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by Matthew Levi Stevens

I was a 14 year old schoolboy, and already a huge fan of William S. Burroughs, when I first made contact with Industrial Music pioneers Throbbing Gristle.  A year-or-so later I wanted to write something about them for a fanzine that I had put together with a loose collective of friends.  We were very much inspired by the DIY ethos of Punk, which as the end of the 70s ran into the 80s would fuel a veritable tsunami of underground ‘zines, and an attendant cassette-culture that saw ideas & images, sounds & words being exchanged around the world in a decentralized ‘movement’ that was like nothing so much as the internet – just before the computers. Throbbing Gristle were at the heart of this, of course, with their “Information War” attitude – which was in itself inspired by their readings of William S. Burroughs & Brion Gysin, as were their tape-recorder experiments.

No sooner had I met them than TG split, and one half became ‘Psychic Television Limited’, with its attendant Conceptual Art gag masquerading as Fan-Club pretending to be a Cult, ‘Thee Temple ov Psychick Youth’ (sic), and for a while I was part of an inner circle that revolved around a strange hybrid of the ideas of Occultists Aleister Crowley and Austin Osman Spare as regards consciousness alteration, dream control, & “sex-magic” [TOPY running curiously parallel – and at times feeding into – the then-emerging Chaos Magic(k) scene in much the same way as Industrial had Punk], and equally the life & work of Burroughs & Gysin, with their Cut-Ups, Dreamachine, Playback, and Third Mind offering a kind of toolkit for similar ends. It looked like if the Revolution was going to be televised after all, then Psychic TV would be first in line to put in their bid for the franchise…

September, 1982, and William S. Burroughs is in town for The Final Academy. Psychic TV are prime movers, and thanks to Genesis P-Orridge I have a ringside seat. Everybody wants to get their books signed, or have their photo taken with “Uncle Bill” as he is affectionately known. I choose to do neither, deliberately. As well as the PTV connection, I am in touch with J. G. Ballard, Eric Mottram, Jeff Nuttall, and know Bill’s old pal Alex Trocchi; I am also a skinny, pale, intense, bookish young boy of nearly 16. I’m sure none of any of these details hurt. Eventually I am in just the right place at just the right time…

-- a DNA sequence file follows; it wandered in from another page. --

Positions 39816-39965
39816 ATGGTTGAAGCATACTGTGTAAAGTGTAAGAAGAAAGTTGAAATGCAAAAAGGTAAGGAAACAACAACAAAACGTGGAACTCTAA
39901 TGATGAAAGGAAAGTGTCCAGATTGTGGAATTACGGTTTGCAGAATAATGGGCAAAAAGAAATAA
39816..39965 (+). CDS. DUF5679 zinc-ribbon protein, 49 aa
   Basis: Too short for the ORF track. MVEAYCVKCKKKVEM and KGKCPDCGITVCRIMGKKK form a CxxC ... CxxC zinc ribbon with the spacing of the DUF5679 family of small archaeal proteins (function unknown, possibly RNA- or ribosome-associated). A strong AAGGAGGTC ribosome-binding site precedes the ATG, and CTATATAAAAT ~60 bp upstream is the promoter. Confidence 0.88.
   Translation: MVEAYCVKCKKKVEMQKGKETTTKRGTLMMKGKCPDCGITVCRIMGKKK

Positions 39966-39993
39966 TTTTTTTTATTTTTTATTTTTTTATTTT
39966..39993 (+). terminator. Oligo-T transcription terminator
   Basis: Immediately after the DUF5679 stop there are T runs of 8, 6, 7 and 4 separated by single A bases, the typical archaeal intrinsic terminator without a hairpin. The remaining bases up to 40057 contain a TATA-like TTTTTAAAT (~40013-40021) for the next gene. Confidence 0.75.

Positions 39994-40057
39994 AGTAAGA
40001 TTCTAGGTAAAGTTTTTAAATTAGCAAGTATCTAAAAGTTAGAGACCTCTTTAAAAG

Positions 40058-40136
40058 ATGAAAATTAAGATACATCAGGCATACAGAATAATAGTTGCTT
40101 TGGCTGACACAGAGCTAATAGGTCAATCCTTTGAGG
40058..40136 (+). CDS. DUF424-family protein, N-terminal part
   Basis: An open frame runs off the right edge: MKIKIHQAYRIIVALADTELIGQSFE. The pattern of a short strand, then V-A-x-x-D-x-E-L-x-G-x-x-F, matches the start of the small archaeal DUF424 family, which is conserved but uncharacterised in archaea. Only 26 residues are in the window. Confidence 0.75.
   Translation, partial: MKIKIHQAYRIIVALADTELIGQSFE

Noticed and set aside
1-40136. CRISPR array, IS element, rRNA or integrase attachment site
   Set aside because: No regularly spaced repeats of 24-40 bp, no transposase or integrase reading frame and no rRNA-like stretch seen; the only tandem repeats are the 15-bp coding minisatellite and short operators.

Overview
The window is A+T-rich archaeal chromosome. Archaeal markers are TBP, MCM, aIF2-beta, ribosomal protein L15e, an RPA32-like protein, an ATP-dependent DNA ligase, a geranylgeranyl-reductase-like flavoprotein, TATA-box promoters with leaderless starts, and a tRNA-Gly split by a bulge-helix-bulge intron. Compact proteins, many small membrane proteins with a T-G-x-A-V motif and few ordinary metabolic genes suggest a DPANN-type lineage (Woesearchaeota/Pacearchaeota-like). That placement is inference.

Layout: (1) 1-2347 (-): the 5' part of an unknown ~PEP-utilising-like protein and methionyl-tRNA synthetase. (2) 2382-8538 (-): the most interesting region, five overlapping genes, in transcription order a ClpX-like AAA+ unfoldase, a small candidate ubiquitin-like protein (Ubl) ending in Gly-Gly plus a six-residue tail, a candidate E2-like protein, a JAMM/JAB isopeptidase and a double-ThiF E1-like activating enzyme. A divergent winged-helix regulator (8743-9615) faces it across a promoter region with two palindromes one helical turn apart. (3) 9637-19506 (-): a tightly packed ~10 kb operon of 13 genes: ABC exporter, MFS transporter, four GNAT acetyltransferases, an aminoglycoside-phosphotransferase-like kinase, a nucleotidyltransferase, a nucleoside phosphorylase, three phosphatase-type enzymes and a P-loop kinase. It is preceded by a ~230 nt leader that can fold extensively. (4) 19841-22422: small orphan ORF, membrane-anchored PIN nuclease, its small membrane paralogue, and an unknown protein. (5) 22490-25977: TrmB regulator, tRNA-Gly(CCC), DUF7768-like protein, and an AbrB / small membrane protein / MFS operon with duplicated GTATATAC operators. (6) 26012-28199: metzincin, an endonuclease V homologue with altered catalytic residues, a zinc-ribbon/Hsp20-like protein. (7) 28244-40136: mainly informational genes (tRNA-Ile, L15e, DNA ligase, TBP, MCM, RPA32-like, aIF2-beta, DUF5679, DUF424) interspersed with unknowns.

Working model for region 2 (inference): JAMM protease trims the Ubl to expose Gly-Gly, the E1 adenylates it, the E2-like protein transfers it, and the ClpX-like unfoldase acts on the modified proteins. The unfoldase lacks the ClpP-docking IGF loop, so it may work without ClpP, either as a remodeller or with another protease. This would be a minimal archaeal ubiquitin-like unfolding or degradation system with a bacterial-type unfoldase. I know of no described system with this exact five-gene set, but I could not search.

When I get a chance to speak to William in person, I ask him about Magic – very much a preoccupation of the scene at that time – and whether he would care to recommend any books on the subject? Without hesitation he mentions Dion Fortune’s Psychic Self-Defense, even though he qualifies it as “a bit old-fashioned.” Then, without prompting on my part, he begins to talk of Black Magic and Curses in Morocco, travelling with Medicine Men up the Amazon, and Astral Projection and Dream Control. I realise that for Burroughs all this is UTTERLY REAL, the “Magical Universe” in fact. He tells me about a dream he had as a young man, working as an exterminator in Chicago: of watching from a helpless Out-of-Body point of view, floating above the bed, as his body got up and went out with some unknown and sinister purpose that he was powerless to influence. With a shudder, he tells me that possession is “still the basic fear.”

He asks if I would like to “get some air” and we take a walk round the block. To break the ice, I talk about books: he is delighted to discover that I have read his beloved Denton Welch, also J. W. Dunne’s An Experiment With Time. I have found them in my old school library, and know both have been a tremendous influence on him in different ways. Aware of his interest I also mention that I have just read Colin Wilson’s The Quest For Wilhelm Reich, published the year before. He likes Wilson, he says, jokes that “the Colonel” with his cottage in Wales in Wilson’s Return of the Lloigor and his own Colonel Sutton-Smith from The Discipline of DEare one and the same.  On something of a roll, I mention Real Magic by Isaac Bonewits, and he acknowledges that it has “some good information” – but is much more enthusiastic about Magic: An Occult Primer by David Conway…

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